Monday, January 14, 2013

Bar stock to Blade part 3 of 3

Rough shaped handle scales dry fitted
In the last segment I covered grinding and heat treating of the blades, now we need handles, sheaths and a final edge. Not a lot of photos from these steps as I was rushing to meet my deadline and didn’t stop to take a lot of pictures. After heat treating the blades I clean them up starting at 220 grit and working up to 1000 grit. This is a tedious process and if you rush it, it shows. Once the blades were up to 1000 grit polish, they get a buffing on a sisal wheel with #2 polishing grit. I’m not going for mirror finish but wanted some shine.

Glue up of handles with epoxy
For handle material I chose G10 Canvas Micarta in Green/Black layers that produce a camo style pattern when the handles are shaped. Handle design are traced on the micarta, then tape the handle scales together with double sided tape and rough them out on the bandsaw. Then clean them up on the belt sander. Drill the holes for pins once this is complete and attach them to the blades using epoxy and ¼” stainless pins. Let the epoxy cure for at least 36 hours. Since these are going to be abused and used, the handle isn’t going to be pretty in the classical sense. The goal was to ensure a positive grip, even with cold wet hands or gloves. I like highly polished wood and bone handles, but not when I’m quartering a moose in the dark and it’s snowing.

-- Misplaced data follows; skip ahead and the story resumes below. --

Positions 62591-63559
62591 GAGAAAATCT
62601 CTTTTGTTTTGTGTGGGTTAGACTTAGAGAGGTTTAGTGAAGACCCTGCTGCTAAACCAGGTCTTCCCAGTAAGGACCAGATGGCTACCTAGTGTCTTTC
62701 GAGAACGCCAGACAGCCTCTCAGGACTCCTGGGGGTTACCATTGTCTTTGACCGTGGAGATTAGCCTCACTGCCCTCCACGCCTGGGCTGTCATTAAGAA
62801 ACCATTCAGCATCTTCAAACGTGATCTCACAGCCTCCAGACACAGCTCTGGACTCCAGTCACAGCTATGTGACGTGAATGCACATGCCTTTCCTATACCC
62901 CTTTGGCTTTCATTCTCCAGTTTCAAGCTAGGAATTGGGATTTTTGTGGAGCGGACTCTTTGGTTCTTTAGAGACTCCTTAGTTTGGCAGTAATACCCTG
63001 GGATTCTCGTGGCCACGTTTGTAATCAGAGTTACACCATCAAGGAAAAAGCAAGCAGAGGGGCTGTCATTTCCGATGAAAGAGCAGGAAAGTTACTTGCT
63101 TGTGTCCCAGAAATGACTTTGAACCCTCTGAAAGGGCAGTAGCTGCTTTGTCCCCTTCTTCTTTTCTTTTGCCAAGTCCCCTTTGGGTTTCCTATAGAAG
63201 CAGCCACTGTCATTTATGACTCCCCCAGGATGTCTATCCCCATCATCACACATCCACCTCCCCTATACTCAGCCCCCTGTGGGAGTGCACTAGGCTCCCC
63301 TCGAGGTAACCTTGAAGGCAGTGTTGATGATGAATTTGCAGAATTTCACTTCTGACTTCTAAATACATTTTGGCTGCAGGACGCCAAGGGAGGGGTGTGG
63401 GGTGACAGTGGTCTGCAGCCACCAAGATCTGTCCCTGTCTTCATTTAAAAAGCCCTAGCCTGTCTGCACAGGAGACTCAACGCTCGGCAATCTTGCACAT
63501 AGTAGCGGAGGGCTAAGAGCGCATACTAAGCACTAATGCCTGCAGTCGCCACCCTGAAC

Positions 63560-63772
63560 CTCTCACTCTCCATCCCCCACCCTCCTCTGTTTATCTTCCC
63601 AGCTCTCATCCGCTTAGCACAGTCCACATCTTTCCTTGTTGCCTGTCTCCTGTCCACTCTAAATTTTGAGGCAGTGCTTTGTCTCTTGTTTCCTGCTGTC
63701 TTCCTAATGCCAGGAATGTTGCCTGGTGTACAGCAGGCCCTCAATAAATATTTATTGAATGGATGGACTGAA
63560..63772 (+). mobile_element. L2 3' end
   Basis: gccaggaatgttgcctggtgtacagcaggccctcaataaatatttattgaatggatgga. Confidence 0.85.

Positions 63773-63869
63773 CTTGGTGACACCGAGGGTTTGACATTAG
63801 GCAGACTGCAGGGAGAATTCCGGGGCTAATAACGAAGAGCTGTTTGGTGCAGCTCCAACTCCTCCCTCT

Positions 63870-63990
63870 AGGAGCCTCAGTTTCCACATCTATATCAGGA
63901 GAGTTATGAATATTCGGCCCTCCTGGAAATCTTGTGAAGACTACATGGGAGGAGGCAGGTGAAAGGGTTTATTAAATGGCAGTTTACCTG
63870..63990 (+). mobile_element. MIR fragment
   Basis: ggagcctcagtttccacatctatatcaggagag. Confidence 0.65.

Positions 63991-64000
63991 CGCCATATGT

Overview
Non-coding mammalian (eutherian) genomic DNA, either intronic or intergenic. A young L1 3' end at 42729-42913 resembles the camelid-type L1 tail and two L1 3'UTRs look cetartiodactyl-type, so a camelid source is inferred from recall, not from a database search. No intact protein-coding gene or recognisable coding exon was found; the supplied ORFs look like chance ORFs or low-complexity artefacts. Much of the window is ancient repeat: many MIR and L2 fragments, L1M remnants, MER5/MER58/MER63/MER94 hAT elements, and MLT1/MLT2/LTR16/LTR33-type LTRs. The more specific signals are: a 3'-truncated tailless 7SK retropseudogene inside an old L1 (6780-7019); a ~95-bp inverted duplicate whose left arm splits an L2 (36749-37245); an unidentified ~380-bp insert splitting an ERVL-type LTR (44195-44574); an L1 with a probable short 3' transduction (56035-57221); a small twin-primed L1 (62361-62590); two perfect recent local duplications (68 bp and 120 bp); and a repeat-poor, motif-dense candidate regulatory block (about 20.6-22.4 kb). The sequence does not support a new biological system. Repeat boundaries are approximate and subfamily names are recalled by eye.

The knife with the recurved tip is going to a war zone, and however unlikely it will be used in close quarters combat, it had to be considered. This is where the heavy choital and thumbrest come into play along with an aggressive grip.

Kydex initial sheath molding

Per customer request, the sheath was to be Kydex with a large molle lock. I used heavy .09” kydex and molded it in the press. Gunmetal eyelets secure the sheath together and allow the molle lock screws to act as tension control. A heat gun is used for final molding and making a thumb break that you push against to draw out the knife. The molle lock allows the sheath to be orientated any direction on a belt or molle type harness.

Finally I grind an initial edge on a slow speed wet stone, then hone it using a paper wheel and polishing compound. This one will shave a bit, but didn’t take it to razor edge as it would be hard to maintain in the field like that.
Final product with kydex sheath, on its way to war right now.

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